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What We Can Learn From a Kosher Slaughterhouse

Now, I know next to nothing about Judaism or even what the word kosher means. Some cursory research on the internet led me to Judaism 101: Kashrut: Jewish Dietary Laws. There I learned that kosher in fact does NOT mean a rabbi blesses food, but in fact IS a set of rules about what foods should and should not be eaten as well as how these foods should be kept and prepared. After reading through the site and seeing the lists and rules explained, I thought I would at least be prepared enough to go to Popper's talk and sort of understand it on an elementary level. Honestly, though, I was a little worried it would all be over my head

Nathaniel Popper, who is currently a senior writer for the Los Angeles Times, visited Penn State on Sunday, February 27th, as a part of the "Tend and Sustain It Forever" program series organized by the Jewish Studies department. His talk was about a story Popper reported on when he was still a writer for The Forward on AgriProcessors, which was previously one of the biggest kosher slaughterhouses in the United States.

 
Now, I know next to nothing about Judaism or even what the word kosher means. Some cursory research on the internet led me to Judaism 101: Kashrut: Jewish Dietary Laws. There I learned that kosher in fact does NOT mean a rabbi blesses food, but in fact IS a set of rules about what foods should and should not be eaten as well as how these foods should be kept and prepared. After reading through the site and seeing the lists and rules explained, I thought I would at least be prepared enough to go to Popper's talk and sort of understand it on an elementary level. Honestly, though, I was a little worried it would all be over my head.
 
The talk was held at the Pasquerilla Spiritual Center, and after a bried introduction about Popper and his background (this post from the L A TImes explains his background well), the man himself stood and started his talk. Here's an outline:
 
The kosher food industry is the largest religiously motivated industry in the world. More traditionally, the process to get kosher meat revolved around a process that happened in each town where people had a demand for kosher meat. The butcher would react to the needs of the townspeople, and the chief rabbi in the town would usually also be involved. There was a sense of "old world trust" because everyone knew the butcher, knew where the cattle or chicken or whatever came from, and could trust that the whole process was kosher. AgriProcessors changed this process when they grew to the point where they could provide grocers across the country with kosher meat. How did people know it was actually kosher? Popper visited the meat plant in Postville, Iowa to see if the plant followed kosher rules. Beyond seeing the plant's kill floor and witnessing the process the plant followed to kill their animals, Popper also saw that there was a huge population of assumed (and later confirmed) illegal immigrants working at the plant. He went around with a Guatemalan baker that lived in the town and met people that he been injured and lost limbs from working in the plant, and heard about the inconsistent pay practices. Then, in May 2008, the US Immigration and Customs Enforcement raided the plant and rounded up about 400 illegal immigrants. What was different about this raid was that some of the people that were caught were sent to jail before finally being deported. And Sholom Rubashkin, the slaughterhouse executive, went to trial for charges of bank fraud and harboring undocumented immigrants. He eventually received a sentence of 27 years of jail time. (NOTE: many of Popper's articles on the subject were written while he was a writer at The Forward, like articles about the payRubashkin's trial, and about Rubashkin's past, amongst all the other articles Popper wrote that can also be found.)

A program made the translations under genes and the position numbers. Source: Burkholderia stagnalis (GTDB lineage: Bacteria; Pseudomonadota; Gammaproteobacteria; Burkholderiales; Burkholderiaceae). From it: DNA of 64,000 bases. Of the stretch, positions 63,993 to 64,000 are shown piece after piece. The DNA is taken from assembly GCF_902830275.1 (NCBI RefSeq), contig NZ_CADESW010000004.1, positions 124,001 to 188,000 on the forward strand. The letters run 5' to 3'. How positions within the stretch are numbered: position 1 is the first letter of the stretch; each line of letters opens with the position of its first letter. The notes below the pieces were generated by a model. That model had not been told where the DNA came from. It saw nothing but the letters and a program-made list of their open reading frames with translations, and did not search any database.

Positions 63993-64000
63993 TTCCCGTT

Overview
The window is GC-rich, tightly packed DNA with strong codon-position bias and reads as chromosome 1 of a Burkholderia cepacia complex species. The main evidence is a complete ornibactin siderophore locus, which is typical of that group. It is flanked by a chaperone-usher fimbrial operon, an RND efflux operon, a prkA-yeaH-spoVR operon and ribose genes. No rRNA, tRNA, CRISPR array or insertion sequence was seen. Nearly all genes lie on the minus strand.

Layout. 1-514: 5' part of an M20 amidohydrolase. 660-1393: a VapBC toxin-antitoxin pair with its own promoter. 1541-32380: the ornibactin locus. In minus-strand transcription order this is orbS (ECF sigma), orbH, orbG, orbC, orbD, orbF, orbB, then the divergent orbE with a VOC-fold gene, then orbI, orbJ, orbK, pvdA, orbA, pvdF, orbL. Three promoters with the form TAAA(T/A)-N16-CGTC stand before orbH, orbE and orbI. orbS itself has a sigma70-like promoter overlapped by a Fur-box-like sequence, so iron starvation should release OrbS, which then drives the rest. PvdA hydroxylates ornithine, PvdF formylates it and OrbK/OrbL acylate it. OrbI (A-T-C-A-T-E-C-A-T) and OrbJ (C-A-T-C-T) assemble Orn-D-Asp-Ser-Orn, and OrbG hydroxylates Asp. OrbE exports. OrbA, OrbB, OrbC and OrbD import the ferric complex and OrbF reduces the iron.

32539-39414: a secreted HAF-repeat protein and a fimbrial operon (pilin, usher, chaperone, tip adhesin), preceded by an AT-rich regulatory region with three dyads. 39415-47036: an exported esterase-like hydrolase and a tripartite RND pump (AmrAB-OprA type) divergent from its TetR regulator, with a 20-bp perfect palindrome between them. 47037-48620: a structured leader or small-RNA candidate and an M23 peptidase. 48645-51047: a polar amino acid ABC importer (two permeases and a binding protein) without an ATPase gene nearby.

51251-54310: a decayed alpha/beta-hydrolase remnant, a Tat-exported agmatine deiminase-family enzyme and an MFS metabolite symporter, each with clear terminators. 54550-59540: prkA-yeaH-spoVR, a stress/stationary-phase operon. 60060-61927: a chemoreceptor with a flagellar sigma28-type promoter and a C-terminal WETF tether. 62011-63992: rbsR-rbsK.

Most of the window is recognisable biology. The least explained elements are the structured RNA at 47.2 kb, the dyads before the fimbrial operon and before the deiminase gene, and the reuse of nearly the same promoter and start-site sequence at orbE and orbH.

That's a lot to chew through, and there are a ton of questions this entire story raises about many different things. Even though this post is hyperlink happy, if you only look at one, I urge you to read this post Popper wrote about the fundamental problems he found through all of his investigating, because it outlines things very well. But I had some questions of my own that got me thinking. Popper talked a lot in the talk about how Jewish establishments, like AgriProcessors, have a different set of laws beyond the laws set by the US government they must follow - mainly, Jewish law. And that determines not only the kosher rules in the kashrut, but also rules about how employers should treat employees. My question is: why should Jewish establishments be so much "better"? Why shouldn't all establishments be held to such high standards? Should there be changes to the US laws? And what about the whole issue of the immigrants that worked there? Not to keep clubbing this poor dead horse, but immigration is still a huge issue, and this story only reminds us of that. Why were these people sent to jail? Beyond the legality of their citizenship or their right to live here, what about access to health care? What about the people that are losing limbs and are afraid to go to a hospital? Is there a line between legal issues and humanity? And what about the intersect between religion and law in a country that supposedly is trying to separate church and state? There are Orthodox rabbis trying to get Rubashkin released from jail, as there is an ancient religious obligation to free fellow Jews from "gentile captivity".  
 
Popper addresses the problems within the Jewish community in that last post I linked to, but there are so many more questions that arise out of the story of AgriProcessors that reach far beyond the religious community. Many questions that have yet to be answered.